Wednesday, February 13, 2013


This coming weekend, February 15-17, 2013 marks the 23rd anniversary of the Belly Dancer of The Universe Competition, held annually at the Convention Center in Long Beach, California. I hold an extremely soft spot in my heart for BDUC, and not just because I love the mother and daughter team who put it on, Tonya and Atlantis. BDUC was the very first belly dance event I ever attended...exactly 23 years ago! During those years, I went from "baby belly" to professional dancer and competion judge, and so I kind of count BDUC as my "belly dance birthday".

In that time, I've judged a heck of a lot of belly dance contests , so I thought I'd share a few observations I've made-both on competitions in general, and how to ace them, grow from them and have fun to boot!

Performers enter competitions for reasons that are as diverse as the belly dance community itself, but it seems the majority of dancers enter hoping to get noticed. Belly dance competitions are a great way of gaining exposure: along with a trophy and prizes that can range from cash to costumes, jewelry and gift certificates, title-holders can pretty much expect good publicity and national or international name recognition, plus lucrative offers ranging from coveted spots in theatrical shows to contracts to teach workshops, and even appearances in performance videos or on instructional DVDs. Of course, depending on whose in the crowd, or where the contest is being held, even if a contestant doesn’t place, the recognition and job offers can still happen- because contests are a way of putting yourself out there as a dancer. The very nature of a competition calls attention to promising unknown performers as well as “unsung heroes”- talented dancers that the public might otherwise not be aware of. It’s a terrific way for someone from a small, regional studio to get the national or international attention they deserve, and it’s not uncommon for contestants to travel from far-flung locations (many of which may not have a thriving dance scene) to compete, and hopefully take their career to the next level.

Sometimes performers enter belly dance competitions for the sole purpose of setting personal dance-goals, because they want to challenge themselves. For these contestants, winning or losing isn’t the main objective; it’s the whole process that counts. They may be in love with the dance but committed to a job or raising a family, and competing is more about accomplishing something they set out to do rather than jump-starting a career. There are also dancers who compete as a lark, or because they were urged to enter by a teacher, mentor, friends or family.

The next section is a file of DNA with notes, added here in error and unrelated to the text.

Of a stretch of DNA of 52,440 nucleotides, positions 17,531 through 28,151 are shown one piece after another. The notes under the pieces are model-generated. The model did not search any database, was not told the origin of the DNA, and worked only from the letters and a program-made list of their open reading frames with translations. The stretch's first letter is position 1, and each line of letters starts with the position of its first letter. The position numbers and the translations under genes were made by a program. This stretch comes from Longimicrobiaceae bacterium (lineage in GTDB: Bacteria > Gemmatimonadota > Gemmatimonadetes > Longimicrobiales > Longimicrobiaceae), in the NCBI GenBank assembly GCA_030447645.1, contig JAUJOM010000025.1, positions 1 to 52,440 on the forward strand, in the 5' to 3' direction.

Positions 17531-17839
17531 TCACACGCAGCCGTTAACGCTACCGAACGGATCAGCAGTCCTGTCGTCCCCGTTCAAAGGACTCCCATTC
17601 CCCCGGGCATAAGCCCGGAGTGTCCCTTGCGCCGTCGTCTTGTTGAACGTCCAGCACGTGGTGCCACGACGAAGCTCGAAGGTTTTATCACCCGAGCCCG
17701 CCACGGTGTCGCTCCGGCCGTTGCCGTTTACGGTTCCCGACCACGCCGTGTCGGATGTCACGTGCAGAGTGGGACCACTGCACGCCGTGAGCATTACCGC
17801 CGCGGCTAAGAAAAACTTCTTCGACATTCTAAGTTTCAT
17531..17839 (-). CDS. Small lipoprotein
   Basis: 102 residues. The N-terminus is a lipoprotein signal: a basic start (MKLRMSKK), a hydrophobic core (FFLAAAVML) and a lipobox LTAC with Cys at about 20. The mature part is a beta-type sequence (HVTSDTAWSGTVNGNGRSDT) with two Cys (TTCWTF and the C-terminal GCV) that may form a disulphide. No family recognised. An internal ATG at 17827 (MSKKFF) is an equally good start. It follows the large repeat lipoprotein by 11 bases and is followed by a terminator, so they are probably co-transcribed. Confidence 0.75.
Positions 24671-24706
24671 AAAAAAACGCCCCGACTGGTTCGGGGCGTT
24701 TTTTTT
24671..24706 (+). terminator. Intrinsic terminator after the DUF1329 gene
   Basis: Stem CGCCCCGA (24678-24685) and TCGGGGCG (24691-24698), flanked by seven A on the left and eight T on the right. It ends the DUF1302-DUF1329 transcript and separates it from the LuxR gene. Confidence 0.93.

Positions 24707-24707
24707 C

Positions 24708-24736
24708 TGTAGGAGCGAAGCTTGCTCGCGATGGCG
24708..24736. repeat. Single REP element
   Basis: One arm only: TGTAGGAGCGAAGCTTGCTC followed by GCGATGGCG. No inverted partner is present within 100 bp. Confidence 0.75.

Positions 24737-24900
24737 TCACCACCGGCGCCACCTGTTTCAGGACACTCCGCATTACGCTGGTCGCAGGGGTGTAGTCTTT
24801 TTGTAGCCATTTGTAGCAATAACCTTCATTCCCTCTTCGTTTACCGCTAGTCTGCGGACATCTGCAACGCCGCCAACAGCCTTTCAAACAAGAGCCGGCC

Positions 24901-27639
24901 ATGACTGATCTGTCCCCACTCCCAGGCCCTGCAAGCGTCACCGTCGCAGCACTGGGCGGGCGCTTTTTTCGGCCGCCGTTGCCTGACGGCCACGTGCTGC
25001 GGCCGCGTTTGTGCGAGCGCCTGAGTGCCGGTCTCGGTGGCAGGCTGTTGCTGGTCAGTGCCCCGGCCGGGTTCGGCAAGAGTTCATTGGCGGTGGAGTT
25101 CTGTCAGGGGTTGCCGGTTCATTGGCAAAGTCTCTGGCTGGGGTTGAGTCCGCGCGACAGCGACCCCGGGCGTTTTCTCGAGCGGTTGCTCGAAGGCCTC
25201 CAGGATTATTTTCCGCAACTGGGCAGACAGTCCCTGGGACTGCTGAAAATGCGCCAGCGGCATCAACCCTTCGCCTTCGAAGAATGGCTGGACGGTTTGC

As someone who has judged a fair amount of competitions, I can tell you that judging is not an easy task.

Personally, I believe that anyone who enters a competition should be given kudos, no matter what-it takes guts to put yourself out there, to believe in yourself and your talents and to compete with your peers! I myself am a lenient judge, and even though the criteria sheets for judges are (most of the time) anonymous, I try to scribble a few lines of encouragement to the contestant, or at least explain the reason why I added or subtracted points in a certain category.

Sometimes, I find the judging process itself completely surreal. Many times, a category I’m judging is so full of great dancers who have wonderful stage presence and dazzling technique, wearing costumes I’d give my right hip for, it’s really difficult to pick a winner. But there are always a few contestants who, sadly, don’t have a clue…and unfortunately, this aberration applies not only to my own personal taste, but also to everyone on the judging panel, as well as the audience! Even though belly dance competitions are not the Olympics, some of the acts appearing onstage during competitions are downright confounding- and I’m not talking about a dancer accidentally tripping on a veil or having a minor technical issue with her music. There’s always entries like the weird, un-choreographed “interpretive dance” that couldn’t even be classified as fusion entered into the Egyptian category; or some poor newbie dancer in a Halloween Headquarters costume that doesn’t fit and is showing the contestant’s underwear. There’s typically someone wearing finger cymbals but not playing them, or a dancer with zero stage presence, no technique and badly-done music editing…all at the same time… Ask anyone who has judged a competition and they will tell you that any of these train wrecks are actually not uncommon!